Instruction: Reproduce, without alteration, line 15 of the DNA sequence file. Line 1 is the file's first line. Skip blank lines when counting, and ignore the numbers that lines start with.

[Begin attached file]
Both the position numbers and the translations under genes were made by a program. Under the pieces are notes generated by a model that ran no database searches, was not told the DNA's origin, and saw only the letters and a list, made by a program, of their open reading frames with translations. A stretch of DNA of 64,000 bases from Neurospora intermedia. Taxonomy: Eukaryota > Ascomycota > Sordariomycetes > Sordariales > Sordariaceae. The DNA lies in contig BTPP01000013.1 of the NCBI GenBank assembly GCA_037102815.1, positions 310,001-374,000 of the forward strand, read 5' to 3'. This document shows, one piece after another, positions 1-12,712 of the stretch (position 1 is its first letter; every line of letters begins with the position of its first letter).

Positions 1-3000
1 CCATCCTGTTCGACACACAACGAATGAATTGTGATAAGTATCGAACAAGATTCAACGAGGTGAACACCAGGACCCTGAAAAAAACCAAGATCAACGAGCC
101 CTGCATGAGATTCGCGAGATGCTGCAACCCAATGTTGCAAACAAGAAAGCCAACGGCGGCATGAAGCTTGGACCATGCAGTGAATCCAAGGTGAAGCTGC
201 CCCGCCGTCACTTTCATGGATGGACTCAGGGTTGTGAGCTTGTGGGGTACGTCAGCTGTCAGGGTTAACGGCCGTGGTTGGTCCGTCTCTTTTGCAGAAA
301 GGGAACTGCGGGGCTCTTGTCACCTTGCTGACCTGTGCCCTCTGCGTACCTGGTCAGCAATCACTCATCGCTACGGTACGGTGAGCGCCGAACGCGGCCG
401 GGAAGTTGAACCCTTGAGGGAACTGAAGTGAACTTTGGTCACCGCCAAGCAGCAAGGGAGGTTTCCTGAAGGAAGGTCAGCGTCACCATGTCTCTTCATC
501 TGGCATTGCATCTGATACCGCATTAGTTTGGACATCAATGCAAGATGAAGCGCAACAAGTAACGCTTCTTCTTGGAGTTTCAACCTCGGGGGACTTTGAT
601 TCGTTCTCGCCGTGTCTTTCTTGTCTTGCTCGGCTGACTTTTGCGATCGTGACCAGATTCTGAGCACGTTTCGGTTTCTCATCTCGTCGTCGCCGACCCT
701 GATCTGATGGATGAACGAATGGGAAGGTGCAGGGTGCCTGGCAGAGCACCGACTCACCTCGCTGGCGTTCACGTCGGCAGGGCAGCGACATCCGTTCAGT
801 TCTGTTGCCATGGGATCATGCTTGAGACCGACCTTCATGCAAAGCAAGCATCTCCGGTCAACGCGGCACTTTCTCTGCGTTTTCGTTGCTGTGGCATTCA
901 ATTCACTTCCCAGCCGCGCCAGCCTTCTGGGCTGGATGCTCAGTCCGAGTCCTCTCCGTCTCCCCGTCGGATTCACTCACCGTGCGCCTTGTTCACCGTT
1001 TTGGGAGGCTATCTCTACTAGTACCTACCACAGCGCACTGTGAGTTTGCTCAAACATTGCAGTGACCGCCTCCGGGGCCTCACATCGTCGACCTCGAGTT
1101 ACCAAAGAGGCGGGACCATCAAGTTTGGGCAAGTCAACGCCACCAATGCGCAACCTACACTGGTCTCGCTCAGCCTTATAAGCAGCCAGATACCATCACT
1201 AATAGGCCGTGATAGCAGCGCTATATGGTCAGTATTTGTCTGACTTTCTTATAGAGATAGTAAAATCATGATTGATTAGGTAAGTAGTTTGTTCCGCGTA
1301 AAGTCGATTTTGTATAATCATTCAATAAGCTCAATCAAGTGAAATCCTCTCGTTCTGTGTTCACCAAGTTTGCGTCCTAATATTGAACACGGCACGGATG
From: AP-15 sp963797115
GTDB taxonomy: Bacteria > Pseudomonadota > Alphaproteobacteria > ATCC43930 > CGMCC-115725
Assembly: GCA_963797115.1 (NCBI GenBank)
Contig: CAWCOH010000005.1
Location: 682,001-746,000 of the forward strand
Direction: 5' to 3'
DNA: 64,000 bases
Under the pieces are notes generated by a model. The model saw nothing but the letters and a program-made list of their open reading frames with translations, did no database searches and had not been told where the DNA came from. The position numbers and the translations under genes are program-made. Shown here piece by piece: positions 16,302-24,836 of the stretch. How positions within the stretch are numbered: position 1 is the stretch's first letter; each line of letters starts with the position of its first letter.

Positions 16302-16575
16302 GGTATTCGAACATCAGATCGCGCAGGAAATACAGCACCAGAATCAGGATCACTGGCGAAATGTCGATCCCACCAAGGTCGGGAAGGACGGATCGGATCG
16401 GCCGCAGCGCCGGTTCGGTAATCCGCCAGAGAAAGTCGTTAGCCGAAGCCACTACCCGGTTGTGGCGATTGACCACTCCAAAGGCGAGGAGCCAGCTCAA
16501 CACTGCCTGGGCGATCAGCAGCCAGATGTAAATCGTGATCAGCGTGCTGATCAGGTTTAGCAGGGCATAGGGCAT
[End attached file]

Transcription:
1201 AATAGGCCGTGATAGCAGCGCTATATGGTCAGTATTTGTCTGACTTTCTTATAGAGATAGTAAAATCATGATTGATTAGGTAAGTAGTTTGTTCCGCGTA